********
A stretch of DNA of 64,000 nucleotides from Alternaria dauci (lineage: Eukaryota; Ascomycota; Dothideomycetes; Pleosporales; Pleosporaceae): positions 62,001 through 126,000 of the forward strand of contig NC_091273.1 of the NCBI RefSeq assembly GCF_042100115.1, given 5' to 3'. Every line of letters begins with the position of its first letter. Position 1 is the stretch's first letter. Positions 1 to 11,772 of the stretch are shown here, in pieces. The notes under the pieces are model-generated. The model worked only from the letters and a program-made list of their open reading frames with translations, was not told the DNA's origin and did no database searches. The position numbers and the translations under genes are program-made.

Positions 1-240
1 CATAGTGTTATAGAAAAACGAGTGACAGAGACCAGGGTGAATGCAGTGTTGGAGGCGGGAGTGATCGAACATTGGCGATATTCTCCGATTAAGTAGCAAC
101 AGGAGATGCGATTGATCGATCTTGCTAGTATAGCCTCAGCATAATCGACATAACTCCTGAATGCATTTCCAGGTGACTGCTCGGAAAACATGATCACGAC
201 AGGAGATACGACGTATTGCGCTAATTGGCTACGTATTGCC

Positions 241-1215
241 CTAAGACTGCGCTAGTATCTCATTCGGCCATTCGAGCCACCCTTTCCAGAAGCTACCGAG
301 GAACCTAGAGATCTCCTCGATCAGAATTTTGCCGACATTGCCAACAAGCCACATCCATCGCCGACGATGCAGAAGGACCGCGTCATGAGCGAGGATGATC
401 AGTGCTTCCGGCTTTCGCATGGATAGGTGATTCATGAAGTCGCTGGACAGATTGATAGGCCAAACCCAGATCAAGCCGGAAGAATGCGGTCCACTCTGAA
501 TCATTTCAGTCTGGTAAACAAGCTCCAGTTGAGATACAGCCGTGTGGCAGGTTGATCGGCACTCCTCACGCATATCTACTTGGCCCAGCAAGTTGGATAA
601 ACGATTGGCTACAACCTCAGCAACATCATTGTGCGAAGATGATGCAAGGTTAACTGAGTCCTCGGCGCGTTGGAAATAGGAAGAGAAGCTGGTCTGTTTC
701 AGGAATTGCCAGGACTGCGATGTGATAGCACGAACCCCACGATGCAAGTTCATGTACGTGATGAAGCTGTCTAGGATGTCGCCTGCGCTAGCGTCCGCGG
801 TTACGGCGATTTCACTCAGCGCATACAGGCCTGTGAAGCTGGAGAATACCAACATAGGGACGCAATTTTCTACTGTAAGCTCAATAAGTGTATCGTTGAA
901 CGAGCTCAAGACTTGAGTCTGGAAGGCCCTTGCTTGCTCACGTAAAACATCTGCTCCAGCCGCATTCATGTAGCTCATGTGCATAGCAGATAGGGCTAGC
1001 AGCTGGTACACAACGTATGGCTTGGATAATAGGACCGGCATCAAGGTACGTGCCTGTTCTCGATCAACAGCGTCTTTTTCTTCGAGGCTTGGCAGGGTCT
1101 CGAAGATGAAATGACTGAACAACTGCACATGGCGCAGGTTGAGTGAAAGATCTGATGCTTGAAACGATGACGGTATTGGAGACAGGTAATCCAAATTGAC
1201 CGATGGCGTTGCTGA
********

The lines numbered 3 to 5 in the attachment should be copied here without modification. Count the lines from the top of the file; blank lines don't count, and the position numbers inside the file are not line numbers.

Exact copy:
1 CATAGTGTTATAGAAAAACGAGTGACAGAGACCAGGGTGAATGCAGTGTTGGAGGCGGGAGTGATCGAACATTGGCGATATTCTCCGATTAAGTAGCAAC
101 AGGAGATGCGATTGATCGATCTTGCTAGTATAGCCTCAGCATAATCGACATAACTCCTGAATGCATTTCCAGGTGACTGCTCGGAAAACATGATCACGAC
201 AGGAGATACGACGTATTGCGCTAATTGGCTACGTATTGCC